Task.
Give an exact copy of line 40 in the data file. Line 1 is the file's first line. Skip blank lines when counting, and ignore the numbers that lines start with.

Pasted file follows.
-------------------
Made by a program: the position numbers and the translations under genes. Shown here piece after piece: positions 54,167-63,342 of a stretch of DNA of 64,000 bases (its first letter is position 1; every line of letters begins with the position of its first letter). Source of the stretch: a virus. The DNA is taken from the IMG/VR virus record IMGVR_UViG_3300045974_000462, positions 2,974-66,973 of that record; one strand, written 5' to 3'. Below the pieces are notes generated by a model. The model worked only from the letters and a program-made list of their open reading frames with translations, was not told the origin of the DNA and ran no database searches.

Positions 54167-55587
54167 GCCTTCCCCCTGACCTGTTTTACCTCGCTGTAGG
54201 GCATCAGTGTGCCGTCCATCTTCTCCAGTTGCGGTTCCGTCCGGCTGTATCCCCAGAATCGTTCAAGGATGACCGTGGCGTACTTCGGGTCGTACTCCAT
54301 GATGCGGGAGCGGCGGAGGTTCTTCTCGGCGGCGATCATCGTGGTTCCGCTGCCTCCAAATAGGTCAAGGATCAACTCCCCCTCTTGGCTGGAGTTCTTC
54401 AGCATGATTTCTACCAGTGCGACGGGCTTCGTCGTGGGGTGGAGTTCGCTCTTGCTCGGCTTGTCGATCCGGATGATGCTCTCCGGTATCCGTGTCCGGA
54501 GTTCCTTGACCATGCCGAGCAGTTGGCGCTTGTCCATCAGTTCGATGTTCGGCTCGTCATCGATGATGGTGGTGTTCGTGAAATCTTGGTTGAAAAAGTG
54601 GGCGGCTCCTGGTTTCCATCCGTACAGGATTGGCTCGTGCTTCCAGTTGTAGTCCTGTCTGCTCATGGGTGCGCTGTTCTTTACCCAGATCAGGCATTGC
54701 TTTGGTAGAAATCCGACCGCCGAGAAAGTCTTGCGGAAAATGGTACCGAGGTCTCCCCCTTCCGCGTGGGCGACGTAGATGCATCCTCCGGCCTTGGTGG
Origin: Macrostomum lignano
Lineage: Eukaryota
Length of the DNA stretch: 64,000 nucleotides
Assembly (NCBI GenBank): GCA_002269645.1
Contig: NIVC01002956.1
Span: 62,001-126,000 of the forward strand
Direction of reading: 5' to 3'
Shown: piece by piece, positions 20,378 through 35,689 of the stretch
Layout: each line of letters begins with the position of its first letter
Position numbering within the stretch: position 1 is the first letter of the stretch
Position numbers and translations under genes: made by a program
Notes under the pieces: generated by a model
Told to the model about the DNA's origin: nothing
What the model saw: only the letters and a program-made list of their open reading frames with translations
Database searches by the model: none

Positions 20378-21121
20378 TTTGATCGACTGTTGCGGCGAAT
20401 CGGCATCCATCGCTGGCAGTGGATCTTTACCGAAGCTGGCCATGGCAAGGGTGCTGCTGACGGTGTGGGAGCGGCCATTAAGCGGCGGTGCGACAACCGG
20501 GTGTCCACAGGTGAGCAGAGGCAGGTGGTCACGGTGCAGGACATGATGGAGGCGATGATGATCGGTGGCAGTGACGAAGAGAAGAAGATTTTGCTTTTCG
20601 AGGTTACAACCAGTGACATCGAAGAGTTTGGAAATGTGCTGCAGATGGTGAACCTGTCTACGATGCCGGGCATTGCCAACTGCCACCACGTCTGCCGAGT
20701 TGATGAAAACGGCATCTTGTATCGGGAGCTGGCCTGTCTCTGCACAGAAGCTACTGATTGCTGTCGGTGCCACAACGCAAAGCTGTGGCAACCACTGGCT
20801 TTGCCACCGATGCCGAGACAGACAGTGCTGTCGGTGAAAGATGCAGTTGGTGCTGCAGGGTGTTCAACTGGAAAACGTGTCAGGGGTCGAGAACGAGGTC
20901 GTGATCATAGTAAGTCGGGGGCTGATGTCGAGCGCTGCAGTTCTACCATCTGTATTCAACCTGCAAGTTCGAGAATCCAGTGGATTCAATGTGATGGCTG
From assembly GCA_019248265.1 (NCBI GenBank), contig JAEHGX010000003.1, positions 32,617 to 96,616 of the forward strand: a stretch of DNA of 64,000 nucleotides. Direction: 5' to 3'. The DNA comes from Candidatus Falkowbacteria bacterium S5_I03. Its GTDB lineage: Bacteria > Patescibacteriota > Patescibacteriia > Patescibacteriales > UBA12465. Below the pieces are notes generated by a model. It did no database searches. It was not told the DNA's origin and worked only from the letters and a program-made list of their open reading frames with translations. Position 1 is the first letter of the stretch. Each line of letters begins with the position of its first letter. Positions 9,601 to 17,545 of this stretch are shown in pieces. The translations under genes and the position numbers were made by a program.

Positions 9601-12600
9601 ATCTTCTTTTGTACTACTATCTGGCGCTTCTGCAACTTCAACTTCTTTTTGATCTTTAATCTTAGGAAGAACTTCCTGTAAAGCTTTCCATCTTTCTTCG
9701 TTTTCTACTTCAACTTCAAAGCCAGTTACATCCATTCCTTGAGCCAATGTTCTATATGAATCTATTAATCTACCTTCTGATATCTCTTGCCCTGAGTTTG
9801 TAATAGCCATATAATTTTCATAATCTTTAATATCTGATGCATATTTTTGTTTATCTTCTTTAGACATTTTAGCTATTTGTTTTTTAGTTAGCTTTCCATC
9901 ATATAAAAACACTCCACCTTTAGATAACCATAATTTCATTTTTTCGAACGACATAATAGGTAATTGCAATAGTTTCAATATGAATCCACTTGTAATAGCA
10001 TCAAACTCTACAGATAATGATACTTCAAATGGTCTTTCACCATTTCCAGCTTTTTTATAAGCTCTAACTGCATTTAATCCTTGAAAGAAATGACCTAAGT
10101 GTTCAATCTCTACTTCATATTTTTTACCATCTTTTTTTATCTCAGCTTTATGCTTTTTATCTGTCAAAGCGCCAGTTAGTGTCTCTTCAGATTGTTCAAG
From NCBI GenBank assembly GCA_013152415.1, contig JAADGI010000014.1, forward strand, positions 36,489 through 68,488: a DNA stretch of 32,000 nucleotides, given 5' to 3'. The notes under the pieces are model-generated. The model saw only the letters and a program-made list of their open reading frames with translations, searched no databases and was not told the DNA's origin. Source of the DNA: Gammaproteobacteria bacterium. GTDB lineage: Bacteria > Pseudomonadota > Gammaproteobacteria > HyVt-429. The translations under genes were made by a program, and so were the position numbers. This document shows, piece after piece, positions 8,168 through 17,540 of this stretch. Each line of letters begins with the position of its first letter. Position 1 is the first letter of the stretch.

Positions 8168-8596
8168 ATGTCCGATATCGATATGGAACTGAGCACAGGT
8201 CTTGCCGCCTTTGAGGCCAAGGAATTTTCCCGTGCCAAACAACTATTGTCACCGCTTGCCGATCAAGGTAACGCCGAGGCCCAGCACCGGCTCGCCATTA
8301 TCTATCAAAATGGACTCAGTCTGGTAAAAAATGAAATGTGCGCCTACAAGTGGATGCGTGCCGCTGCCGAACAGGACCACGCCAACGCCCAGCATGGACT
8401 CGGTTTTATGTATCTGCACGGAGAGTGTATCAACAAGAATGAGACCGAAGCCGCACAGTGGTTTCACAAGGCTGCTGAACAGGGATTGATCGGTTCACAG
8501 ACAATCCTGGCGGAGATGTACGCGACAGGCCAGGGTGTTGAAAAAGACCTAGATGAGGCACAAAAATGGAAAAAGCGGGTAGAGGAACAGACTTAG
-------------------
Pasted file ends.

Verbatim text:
10101 GTTCAATCTCTACTTCATATTTTTTACCATCTTTTTTTATCTCAGCTTTATGCTTTTTATCTGTCAAAGCGCCAGTTAGTGTCTCTTCAGATTGTTCAAG